Technological factors: One of the prime characteristics of US consumers is that they are highly technologically advanced than many other consumers of other parts of the world. So, this factor includes customer affordability to enjoy new technology, habituation of using online distribution channel and the potential to use technology more than product differentiation as providing customer service or promotion (USA Forum, 2011).
1. Relevant History
Library of Congress (2004) pointed out that India is one of the Asian emerging economies that became independent in 1947 coming out from British colonial rule more than a two centuries, the country upholds multi party federal democratic system based on secularism and social justice. In context of population, India is the world’s prevalent democratic country that has successfully evidenced balance of power between the central and state government with rich diversity of nations while the country huge political unrest with a number of isolation movements.
Kujur (2008) mentioned that the remarkable political and social unrest of India has aligned with underground political organizations like Marxist-Leninist Communist Party of India, People’s War Group, Maoist Communist Centre and Naxal Movement all these go with arms straggle that seriously hampered the smooth investment environment of country.
The government and law enforcement agencies have to engage special effort for the unification of the country and to protect terrorist trends of communist groups and liberation activists. The major political parties who are in democratic practice are Congress- that carried out independence, BJP and Left Alliances though there are dozens of regional parties in every state with strong institutional infrastructure to protect isolation or so called liberation movement.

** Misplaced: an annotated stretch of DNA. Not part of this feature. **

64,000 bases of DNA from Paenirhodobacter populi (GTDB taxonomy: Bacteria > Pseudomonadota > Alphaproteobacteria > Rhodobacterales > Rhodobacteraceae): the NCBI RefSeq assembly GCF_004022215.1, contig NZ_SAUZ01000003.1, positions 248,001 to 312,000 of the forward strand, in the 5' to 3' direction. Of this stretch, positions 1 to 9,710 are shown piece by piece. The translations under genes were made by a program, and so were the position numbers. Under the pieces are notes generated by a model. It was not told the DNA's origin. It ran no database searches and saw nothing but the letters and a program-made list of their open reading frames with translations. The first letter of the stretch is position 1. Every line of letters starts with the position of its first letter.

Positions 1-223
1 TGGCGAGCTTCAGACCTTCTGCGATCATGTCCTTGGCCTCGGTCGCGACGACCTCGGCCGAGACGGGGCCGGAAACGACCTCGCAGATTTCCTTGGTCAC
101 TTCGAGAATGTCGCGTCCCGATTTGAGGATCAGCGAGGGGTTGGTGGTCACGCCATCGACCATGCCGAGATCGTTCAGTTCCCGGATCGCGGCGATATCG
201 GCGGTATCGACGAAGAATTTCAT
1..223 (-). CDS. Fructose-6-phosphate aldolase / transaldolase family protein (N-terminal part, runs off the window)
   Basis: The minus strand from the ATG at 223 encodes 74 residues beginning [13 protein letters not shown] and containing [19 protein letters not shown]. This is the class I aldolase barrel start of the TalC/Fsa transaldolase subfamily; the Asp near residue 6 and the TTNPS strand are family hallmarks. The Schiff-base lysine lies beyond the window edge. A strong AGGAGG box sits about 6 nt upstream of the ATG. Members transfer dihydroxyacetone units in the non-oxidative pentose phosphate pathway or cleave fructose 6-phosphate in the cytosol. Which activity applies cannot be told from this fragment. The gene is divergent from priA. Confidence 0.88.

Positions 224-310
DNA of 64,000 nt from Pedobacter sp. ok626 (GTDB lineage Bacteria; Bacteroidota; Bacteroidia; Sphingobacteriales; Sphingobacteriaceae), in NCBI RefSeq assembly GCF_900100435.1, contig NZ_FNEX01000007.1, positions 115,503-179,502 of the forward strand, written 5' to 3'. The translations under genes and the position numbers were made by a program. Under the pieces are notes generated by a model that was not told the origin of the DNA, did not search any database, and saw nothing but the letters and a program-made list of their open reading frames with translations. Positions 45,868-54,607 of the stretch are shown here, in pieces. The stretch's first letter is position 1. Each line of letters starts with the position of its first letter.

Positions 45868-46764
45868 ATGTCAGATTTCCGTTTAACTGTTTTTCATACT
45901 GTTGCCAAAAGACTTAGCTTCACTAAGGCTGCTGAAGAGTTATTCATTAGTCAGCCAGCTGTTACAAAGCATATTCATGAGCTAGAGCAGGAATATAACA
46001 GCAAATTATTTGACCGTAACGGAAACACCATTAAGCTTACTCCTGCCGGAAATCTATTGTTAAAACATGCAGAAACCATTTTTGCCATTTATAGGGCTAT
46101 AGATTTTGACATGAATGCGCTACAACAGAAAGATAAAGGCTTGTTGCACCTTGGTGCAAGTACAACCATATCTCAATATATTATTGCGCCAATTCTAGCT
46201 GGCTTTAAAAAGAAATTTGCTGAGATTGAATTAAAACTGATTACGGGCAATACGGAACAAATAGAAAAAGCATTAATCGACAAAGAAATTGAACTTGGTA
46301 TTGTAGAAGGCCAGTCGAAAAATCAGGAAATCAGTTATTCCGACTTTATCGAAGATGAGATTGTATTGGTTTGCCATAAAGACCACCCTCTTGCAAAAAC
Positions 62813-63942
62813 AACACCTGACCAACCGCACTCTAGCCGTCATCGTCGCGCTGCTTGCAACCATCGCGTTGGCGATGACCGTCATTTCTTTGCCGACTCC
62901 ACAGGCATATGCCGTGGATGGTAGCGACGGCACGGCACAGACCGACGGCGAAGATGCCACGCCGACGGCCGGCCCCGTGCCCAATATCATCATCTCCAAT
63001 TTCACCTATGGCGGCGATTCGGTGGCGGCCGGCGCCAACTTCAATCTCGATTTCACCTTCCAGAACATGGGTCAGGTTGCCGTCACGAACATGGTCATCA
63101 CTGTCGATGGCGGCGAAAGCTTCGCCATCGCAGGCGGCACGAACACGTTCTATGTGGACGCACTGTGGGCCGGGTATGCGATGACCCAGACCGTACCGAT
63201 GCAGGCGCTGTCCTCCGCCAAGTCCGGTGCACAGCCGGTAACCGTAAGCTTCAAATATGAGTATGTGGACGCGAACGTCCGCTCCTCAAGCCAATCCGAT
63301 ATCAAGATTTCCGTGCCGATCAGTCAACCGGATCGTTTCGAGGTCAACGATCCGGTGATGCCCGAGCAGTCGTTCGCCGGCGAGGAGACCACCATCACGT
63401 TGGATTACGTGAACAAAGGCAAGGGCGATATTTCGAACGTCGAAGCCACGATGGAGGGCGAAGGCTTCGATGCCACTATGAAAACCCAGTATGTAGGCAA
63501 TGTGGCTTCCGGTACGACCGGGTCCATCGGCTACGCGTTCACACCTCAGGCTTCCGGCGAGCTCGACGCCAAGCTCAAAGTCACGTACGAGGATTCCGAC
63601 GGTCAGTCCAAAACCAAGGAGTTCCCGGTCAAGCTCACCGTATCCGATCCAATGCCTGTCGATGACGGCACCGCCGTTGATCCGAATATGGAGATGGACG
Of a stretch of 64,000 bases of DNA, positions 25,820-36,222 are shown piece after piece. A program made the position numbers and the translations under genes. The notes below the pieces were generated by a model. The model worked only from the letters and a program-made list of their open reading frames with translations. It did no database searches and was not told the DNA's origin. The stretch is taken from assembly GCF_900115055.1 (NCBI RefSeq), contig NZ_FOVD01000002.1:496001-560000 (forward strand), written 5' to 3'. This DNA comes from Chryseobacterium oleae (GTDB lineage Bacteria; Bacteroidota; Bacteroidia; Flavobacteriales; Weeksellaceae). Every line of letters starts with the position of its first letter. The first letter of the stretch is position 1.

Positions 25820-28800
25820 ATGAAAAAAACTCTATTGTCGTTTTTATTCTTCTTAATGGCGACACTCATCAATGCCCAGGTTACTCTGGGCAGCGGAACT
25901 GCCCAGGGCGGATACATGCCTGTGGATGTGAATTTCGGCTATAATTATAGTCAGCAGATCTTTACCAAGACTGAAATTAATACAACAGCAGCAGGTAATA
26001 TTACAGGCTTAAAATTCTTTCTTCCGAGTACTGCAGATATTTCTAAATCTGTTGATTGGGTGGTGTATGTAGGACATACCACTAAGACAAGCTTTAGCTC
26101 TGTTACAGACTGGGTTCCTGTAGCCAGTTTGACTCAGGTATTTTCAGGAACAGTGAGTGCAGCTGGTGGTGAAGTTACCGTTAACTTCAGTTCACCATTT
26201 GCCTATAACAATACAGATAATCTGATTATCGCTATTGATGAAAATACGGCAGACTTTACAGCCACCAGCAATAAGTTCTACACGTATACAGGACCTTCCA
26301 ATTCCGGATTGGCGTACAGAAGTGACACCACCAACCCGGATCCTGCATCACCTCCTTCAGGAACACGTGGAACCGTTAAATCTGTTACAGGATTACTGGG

With far above the ground religion diversity such as Hindu, Muslim, Buddha, and Christen, Indian political system has ensured human right, freedom of speech, liberty of media, and nourishing scholars to face the challenger of globalization though there are enough evidence of emergency and presidential rule in some provinces.
In the province West Bengal where the Tata Nano plant situated, has ruled by left alliance under the leadership of communist party for more than four decades, and the Tata Motors has to face serious political disturbance with its Nano project though the government has strong support for Tata.
IndexMundi (2011) forecasted that the total population of India is approximately 1,189,172,906 in 2011 while it was 1,173,108,018 in 2010. Initially, the population growth rate was high, but not this rate is reducing dramatically, for instance, in 2004 and 2007, it was 2.91 % and 3.15% approximately and now the growth rate is 1.39%.
Figure 1: – Total population of India from 2003 to 2011
Source: – IndexMundi (2011)
3. Legal System
India is a promising market to the present corporate houses and the legal system of India is very flexible to the multinationals and new entrants as the government tries to ensure the highest possible business-friendly environment to the firms, as a result, the policy makers support to increase Foreign Direct Investments.
However, it is notable that commercial legislation regarding labor and environmental concerns are theoretically very strong, but practically practice of labor law and ethical codes is not too standard in terms of remuneration, workplace safety and compensation issues.
4. Distribution System
For distributing Nano in the USA, the marketer can import the ‘easy- to- assemble’ kits from their home country and then the products should assemble at certain locations. After that, the company should redistribute the finished cars to the various showrooms throughout the country and fifty sales centers can be opened for this purpose (TNN, 2011).
5. Gross National Product (GNP) of India: